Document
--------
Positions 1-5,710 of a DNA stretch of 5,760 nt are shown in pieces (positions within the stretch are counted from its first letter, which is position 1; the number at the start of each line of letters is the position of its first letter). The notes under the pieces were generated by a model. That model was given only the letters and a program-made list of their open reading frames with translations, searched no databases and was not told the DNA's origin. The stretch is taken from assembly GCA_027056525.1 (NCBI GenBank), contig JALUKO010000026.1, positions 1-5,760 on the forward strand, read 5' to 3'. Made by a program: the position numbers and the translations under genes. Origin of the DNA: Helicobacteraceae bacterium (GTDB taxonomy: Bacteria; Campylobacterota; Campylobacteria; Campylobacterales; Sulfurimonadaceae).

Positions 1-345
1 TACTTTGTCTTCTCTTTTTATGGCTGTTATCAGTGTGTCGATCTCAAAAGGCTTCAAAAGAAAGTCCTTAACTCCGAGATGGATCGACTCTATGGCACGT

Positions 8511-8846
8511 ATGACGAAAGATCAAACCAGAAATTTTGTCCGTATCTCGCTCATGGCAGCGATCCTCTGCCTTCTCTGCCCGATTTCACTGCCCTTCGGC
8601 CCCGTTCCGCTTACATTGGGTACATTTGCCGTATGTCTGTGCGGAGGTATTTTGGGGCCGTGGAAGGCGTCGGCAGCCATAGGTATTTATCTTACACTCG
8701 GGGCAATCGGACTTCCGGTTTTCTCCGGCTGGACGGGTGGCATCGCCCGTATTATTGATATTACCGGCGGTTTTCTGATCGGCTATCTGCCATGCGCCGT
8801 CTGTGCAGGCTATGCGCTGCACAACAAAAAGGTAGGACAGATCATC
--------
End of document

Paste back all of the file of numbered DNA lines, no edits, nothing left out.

Positions 1-5,710 of a DNA stretch of 5,760 nt are shown in pieces (positions within the stretch are counted from its first letter, which is position 1; the number at the start of each line of letters is the position of its first letter). The notes under the pieces were generated by a model. That model was given only the letters and a program-made list of their open reading frames with translations, searched no databases and was not told the DNA's origin. The stretch is taken from assembly GCA_027056525.1 (NCBI GenBank), contig JALUKO010000026.1, positions 1-5,760 on the forward strand, read 5' to 3'. Made by a program: the position numbers and the translations under genes. Origin of the DNA: Helicobacteraceae bacterium (GTDB taxonomy: Bacteria; Campylobacterota; Campylobacteria; Campylobacterales; Sulfurimonadaceae).

Positions 1-345
1 TACTTTGTCTTCTCTTTTTATGGCTGTTATCAGTGTGTCGATCTCAAAAGGCTTCAAAAGAAAGTCCTTAACTCCGAGATGGATCGACTCTATGGCACGT

Positions 8511-8846
8511 ATGACGAAAGATCAAACCAGAAATTTTGTCCGTATCTCGCTCATGGCAGCGATCCTCTGCCTTCTCTGCCCGATTTCACTGCCCTTCGGC
8601 CCCGTTCCGCTTACATTGGGTACATTTGCCGTATGTCTGTGCGGAGGTATTTTGGGGCCGTGGAAGGCGTCGGCAGCCATAGGTATTTATCTTACACTCG
8701 GGGCAATCGGACTTCCGGTTTTCTCCGGCTGGACGGGTGGCATCGCCCGTATTATTGATATTACCGGCGGTTTTCTGATCGGCTATCTGCCATGCGCCGT
8801 CTGTGCAGGCTATGCGCTGCACAACAAAAAGGTAGGACAGATCATC